5. Current & Future Work Figure 4 – “File” Tab Control

Some epidemics are plagued also by imprecise and vague data. The authors have started to investigate the use of “fuzzy logic” (a form of continuous multi-valued logic allowing “computing with words”) as a way of dealing with imprecise and vague data. The authors plan to apply this model to various epidemics. It is expected that software tool may be generalised to handle underlying models beyond the SIR (“Susceptible”, “Infectious”, and “Recovered”) model.

Figure 5 – “Pick a file” Dialog

Acknowledgements Anna T. Lawniczak and Henryk Fukś acknowledge partial financial support from: • the Natural Science and Engineering Research Council (NSERC) of Canada • The Fields Institute for Research in Mathematical Sciences • MITACS (“The Mathematics of Information Technology and Complex Systems”, a federally funded Network of Centres of Excellence) Bruno Di Stefano acknowledges total financial support from Nuptek Systems Ltd. Anna T. Lawniczak and Henryk Fukś acknowledge “in-kind” financial support from Nuptek Systems Ltd.

References [1] W.O. Kermack and A.G. McKendrick, “Contributions to the Mathematical Theory of Epidemics, Part I”, Proc. Roy. Soc. Edin. A 115 (1927) pages 700-721 [2] H. Fukś, A. Lawniczak, “Individual based lattice model for the spatial spread of epidemics", 2000, The Fields Institute for Research in Mathematical Sciences Reports. [3] Denis Mollison (Editor), “Epidemic Models: their Structure and Relation to Data”, Publications of the Newton Institute, Cambridge University Press 1995, ISBN: 0521475368 [4] N. Boccara and K. Cheong, “Critical behaviour of a probabilistic automata network SIS model for the spread of an infectious disease in a population of moving individuals”, J.Phys. A: Math. Gen. 26 (1993) 3707-3717. [5] E. Ahmed and H.N. Agiza, “On modeling epidemics, including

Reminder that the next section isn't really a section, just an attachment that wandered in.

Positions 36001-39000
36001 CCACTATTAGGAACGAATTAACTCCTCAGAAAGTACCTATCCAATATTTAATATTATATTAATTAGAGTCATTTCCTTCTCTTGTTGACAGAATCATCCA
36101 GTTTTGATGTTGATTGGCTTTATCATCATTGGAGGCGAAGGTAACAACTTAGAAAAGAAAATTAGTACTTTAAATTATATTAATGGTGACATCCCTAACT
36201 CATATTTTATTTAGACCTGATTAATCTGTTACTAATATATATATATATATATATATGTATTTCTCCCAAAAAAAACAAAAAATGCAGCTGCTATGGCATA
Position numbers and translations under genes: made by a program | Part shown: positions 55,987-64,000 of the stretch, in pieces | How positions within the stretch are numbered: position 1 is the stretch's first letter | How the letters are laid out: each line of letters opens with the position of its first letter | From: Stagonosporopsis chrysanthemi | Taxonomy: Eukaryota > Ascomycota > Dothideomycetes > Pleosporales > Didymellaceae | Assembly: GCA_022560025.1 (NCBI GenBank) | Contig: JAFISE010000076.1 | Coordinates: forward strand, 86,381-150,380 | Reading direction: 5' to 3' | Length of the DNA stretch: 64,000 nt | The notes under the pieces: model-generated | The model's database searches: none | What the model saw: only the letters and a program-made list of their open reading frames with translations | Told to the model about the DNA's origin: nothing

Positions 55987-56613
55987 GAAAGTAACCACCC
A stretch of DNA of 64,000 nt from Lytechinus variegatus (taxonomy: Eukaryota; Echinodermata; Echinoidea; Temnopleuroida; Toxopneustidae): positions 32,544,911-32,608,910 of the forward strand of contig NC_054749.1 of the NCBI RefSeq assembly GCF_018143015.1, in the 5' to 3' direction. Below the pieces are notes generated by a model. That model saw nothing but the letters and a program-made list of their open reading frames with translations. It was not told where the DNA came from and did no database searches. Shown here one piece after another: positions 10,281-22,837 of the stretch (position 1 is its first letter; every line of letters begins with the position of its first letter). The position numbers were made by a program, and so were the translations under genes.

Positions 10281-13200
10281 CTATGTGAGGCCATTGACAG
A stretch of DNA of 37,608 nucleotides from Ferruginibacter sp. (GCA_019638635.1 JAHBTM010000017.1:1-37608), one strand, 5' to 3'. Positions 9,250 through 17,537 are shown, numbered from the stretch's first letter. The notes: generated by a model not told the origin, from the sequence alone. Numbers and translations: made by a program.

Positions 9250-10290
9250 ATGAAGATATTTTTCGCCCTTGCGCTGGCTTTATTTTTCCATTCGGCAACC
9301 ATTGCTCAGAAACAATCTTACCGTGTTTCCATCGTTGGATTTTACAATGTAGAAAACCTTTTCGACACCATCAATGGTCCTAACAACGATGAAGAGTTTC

latency, incubation and variable susceptibility”, Physica A 253 (1998) 347352. [6] A. Benyoussef, N. Boccara, H. Chakib, and H. Ez-Zaharaouy, “Lattice three-species models of the spatial spread of rabies among foxes”, Int. J. Mod. Phys. C (2000) (to appear). [7] http://fltk.easysw.com/